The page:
Buying Land

Your money: Fear is pretty risky

The Nation’s road out of economic recession/depression is flanked with 1950s advertising:

We’re in trouble Far and nigh.

So shut your yap and Buy, buy, buy.

Burma-Shave

Washington plans to buy improvements to various infrastructures–transportation, energy, education, health care. It is hoped that public spending will stimulate consumer buying, which will reboot the private economy and take over as the stimulus runs its course.

It is also hoped that the billions in proposed 2009 tax rebates and cuts will be spent lickety-split, not saved or used to pay debt.

This stimulus will succeed or fail to the extent that everyone starts buying stuff, preferably American-made stuff.

Just for the record–farms, recreational land, residential housing, second homes, timberland and conservation properties are as American-made as it gets.

But Americans are afraid of buying right now. Those who have lost their jobs, their savings or their homes are scared of what they see in the light, let alone what they can’t see in the dark. Everyone is pulling back, economizing, hoarding.

Buying now is too risky, we think, because we’re uncertain about our individual economic futures, because things could get worse and take a long time to come back, because something really bad might happen.

We’re too scared to buy individually, but buying collectively is the only way out.

Fear makes sense. Nothing guarantees future personal income for most individuals and families. Life, today, is more unpredictable for rich and poor alike.

And if the stimulus package doesn’t succeed — however, that might be measured — there’s no back-up plan.

Fear is useful when it stimulates prudence. It’s deadly when it leads to paralysis.

Whether we decide to buy something always involves calculations of risk. Will I have money in the future to buy X if I buy Y now? Is buying property now too risky given falling prices and sales? What are my chances of losing money on an investment?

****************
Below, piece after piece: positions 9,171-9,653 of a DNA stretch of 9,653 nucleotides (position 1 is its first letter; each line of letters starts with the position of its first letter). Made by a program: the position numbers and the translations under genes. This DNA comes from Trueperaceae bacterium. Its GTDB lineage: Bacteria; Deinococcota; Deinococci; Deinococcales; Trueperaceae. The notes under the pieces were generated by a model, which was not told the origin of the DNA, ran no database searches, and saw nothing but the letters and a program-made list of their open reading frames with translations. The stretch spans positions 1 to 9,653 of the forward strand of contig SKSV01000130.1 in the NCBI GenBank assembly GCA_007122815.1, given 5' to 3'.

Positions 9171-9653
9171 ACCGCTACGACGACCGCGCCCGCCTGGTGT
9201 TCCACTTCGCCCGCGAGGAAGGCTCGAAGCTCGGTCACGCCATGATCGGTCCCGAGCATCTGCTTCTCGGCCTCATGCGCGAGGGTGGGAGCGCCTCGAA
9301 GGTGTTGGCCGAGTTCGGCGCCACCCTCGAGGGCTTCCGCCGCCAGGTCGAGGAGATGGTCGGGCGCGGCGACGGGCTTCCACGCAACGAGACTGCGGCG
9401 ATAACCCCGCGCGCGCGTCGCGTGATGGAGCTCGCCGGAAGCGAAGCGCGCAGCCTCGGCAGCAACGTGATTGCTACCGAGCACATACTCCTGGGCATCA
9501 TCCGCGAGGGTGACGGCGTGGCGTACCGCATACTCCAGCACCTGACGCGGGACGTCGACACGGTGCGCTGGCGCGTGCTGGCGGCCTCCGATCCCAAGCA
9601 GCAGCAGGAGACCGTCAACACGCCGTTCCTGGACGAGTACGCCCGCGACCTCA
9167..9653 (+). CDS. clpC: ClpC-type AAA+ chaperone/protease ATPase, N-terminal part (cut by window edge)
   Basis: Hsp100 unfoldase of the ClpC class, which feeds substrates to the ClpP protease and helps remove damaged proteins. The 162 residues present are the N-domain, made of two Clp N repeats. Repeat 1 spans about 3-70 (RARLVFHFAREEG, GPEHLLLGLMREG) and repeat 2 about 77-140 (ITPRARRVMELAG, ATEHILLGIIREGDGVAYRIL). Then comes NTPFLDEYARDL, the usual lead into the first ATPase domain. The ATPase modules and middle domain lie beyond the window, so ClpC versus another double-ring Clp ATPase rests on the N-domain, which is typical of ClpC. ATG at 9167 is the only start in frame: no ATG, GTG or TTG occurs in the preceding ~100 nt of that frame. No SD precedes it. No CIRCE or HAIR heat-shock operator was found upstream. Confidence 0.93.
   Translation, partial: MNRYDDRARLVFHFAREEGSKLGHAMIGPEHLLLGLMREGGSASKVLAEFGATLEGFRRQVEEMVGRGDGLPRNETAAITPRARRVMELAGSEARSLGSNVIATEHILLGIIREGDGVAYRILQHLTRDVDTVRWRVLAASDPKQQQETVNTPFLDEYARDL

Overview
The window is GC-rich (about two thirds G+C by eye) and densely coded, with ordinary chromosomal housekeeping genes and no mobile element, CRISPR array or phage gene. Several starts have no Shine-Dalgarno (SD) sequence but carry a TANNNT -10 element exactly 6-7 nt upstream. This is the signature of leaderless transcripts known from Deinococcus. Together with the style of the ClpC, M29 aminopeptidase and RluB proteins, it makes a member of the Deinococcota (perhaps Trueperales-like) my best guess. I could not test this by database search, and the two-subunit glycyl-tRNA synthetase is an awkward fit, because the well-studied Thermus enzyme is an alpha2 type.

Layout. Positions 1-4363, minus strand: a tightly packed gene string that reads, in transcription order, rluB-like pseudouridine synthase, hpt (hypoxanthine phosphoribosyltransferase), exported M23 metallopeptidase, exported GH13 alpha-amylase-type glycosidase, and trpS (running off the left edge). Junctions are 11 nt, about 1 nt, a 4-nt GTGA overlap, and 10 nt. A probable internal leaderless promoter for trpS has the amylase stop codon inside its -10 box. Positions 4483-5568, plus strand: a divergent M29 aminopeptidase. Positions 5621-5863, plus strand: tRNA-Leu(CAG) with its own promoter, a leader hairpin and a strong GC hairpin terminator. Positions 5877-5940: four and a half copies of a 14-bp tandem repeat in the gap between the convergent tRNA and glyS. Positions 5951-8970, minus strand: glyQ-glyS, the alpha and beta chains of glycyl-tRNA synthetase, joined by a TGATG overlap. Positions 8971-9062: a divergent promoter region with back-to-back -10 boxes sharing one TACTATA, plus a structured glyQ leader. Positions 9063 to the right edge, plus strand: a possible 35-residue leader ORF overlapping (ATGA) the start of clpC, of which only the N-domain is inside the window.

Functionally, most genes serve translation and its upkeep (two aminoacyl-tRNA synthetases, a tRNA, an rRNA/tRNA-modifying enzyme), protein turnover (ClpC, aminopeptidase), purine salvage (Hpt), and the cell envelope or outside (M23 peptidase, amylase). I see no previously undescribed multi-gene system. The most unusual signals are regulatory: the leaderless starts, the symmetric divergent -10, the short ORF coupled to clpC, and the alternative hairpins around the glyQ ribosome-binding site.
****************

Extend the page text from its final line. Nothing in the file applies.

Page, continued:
Risk comes at a buyer like pitches from a Cooperstown lefty—different speeds, curves, sinkers, sliders, brushbacks and beanballs. Hitting for average requires swinging only at pitches well within the strike zone. They are the prudent risks.

One kind of risk is subject to rational analysis. Probabilities of certain things happening or not happening — like interest rates staying reasonably low for the next year or the need to replace a 50-year-old shingle roof whose warranty expired 35 years ago — can be estimated with current information. These risk predictions can be made on what we see and our experience.

A second type involves future events that are more uncertain. It’s easier to imagine possible events — like a house fire — than assess their probabilities.

A third type is what Nassim Nicholas Taleb, author of The Black Swan: The Impact of the Highly Improbable, calls extremely rare events that are essentially unpredictable.  Black Swans, he argues, are the unseen happenings that trip us up as well as the good fortune that occasionally shines.

Some risks can be contained, even prevented. Others are shaped, but not controlled. And a few — like getting hit on the head tomorrow by an asteroid the size of Arkansas — are just out there, and it’s a waste of good hand-wringing to worry about them.

Washington’s stimulus program is about creating economic movement that encourages a lot of us to take reasonable risks again with reasonably knowable consequences. The market has stopped doing that.

Federal money is supposed to change the prevailing psychology of fear, which stimulates hoarding, to the psychology of confidence, which stimulates buying. But confidence has to be based on genuine improvement in individual economic fundamentals—not staging and Burma-Shave ads.

No guarantee exists that the stimulus, as proposed, will stimulate either confidence or movement beyond itself.

Critics rightly point out that too much of it is too slow; that much of it is not going into job creation; that it doesn’t change the financial system that produced this mess; and that it doesn’t do something about foreclosures, which is the hole in the stimulus bucket.

Right now, fear is driving most us to choose what appears to be the least risky decisions—sit tight and wait for things to improve.

We seem to remember the buy-low/sell-high rule in good times, not in bad ones.

The buy-low time is right now when things are bad.

The buy-low stars are in alignment. Prices are off. Sales are slow. Interest rates are down. Money is available. A real-estate tax credit in some form is likely to appear. Population growth will drive up property prices long-term.

While there are always risks in investments, a disciplined buyer can understand and control the two biggest–paying too much and selling too soon.

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About the author

Curtis Seltzer

Curtis Seltzer is a land consultant, columnist and author of How To Be a DIRT-SMART Buyer of Country Property, available at Curtis-Seltzer.com where his columns are posted. He also does commentary for Virginia public radio. His new book, Land Matters: The “Country Real Estate” Columns, 2007-2009, which includes 14 commentaries on CD.

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